The GE classes are, in general, pish and are usually considered an embuggerance by the students and a waste of their time and money. We try to make them fun though because, if done well, they can be a valuable recruiting tool for the department. Remember, students are accepted to the University in general and declare a major once they are ehre. At my place, each Brad and Caitlin that takes a single class with us brings in $4,500. (Without Finacial Aid, the bank of Mommy & Daddy probably won't see much change from a quarter of a million dollars after 4 years, once you throw in accommodation, books etc. Average student loan debt for a graduating student at my place is around $60,000 IIRC.)
Generally, in terms of which system is better, I'd actually say that British educated students are more self motivated and resourceful. The spams, mainly because they are paying so much cash to be there, do get pandered to quite a bit and are spoon-fed a lot more. E.g. "Course readers" are produced in-house that have all the journal articles etc. in them already, so they don't have to go trogging through the library, the result is that you can easily graduate a bunch of students that don't know how to look for information and conduct research for themselves.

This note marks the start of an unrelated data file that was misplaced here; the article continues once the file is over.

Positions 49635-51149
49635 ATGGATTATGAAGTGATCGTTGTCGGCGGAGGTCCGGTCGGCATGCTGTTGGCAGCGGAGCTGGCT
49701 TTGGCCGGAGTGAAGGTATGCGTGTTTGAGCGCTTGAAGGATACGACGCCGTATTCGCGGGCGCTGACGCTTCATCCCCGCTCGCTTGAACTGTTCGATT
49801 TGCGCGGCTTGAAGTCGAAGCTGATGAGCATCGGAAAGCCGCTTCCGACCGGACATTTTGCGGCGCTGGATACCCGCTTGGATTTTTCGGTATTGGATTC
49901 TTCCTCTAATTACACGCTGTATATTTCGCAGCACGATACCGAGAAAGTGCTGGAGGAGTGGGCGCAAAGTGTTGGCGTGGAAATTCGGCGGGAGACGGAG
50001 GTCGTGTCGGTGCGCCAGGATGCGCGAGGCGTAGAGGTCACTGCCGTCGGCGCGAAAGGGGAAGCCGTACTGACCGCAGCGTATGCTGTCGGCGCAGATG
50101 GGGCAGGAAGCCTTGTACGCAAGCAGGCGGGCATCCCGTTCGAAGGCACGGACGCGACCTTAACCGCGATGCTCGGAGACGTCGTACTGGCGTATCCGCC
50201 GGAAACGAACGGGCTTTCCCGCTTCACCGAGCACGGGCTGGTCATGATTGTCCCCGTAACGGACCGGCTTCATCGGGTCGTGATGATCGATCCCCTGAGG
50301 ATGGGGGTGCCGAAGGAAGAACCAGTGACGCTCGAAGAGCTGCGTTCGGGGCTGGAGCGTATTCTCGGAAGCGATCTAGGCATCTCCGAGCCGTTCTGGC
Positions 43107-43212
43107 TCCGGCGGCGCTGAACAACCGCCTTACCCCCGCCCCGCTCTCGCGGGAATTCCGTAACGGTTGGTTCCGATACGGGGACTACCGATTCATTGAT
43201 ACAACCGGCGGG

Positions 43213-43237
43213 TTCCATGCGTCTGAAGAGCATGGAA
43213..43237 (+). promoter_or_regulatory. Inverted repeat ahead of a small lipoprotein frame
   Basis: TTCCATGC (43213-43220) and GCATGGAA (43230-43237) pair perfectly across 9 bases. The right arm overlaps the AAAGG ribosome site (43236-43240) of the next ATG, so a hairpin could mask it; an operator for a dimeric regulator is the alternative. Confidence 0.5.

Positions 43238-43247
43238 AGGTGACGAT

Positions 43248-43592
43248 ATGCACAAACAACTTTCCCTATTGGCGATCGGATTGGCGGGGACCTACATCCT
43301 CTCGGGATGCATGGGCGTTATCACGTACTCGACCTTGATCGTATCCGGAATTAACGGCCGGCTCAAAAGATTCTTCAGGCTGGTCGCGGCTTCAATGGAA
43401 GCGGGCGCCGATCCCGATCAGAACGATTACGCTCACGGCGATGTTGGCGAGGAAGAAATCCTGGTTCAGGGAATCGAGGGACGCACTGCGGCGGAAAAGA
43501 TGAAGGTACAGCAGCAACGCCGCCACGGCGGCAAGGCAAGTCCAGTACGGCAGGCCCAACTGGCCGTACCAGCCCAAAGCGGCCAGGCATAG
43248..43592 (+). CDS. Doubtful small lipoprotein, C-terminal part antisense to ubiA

I've also come to the conclusion that it's all about trade-offs. Someone educated in the British system has greater depth of knowledge than their American counterpart, but the Spam has a greater breadth of knowledge. For example, in my field (International Politics) you can get a good degree in the UK without knowing how to add 2+2 together. In the US you have certain requirements to fulfill in unrelated fields, so the graduate tends to be much better with numbers, etc. (My department also makes all our students- undergrad and grad- take at least 4 semesters of a foreign language unless they can demonstrate proficiency on arrival.) Both systems provide a different skill set to potential employers, but, all other things being equal, unless I was looking for a specialist in the field, as an employer I'd probably choose the Spam just because, by the time they graduate, they would be more flexible.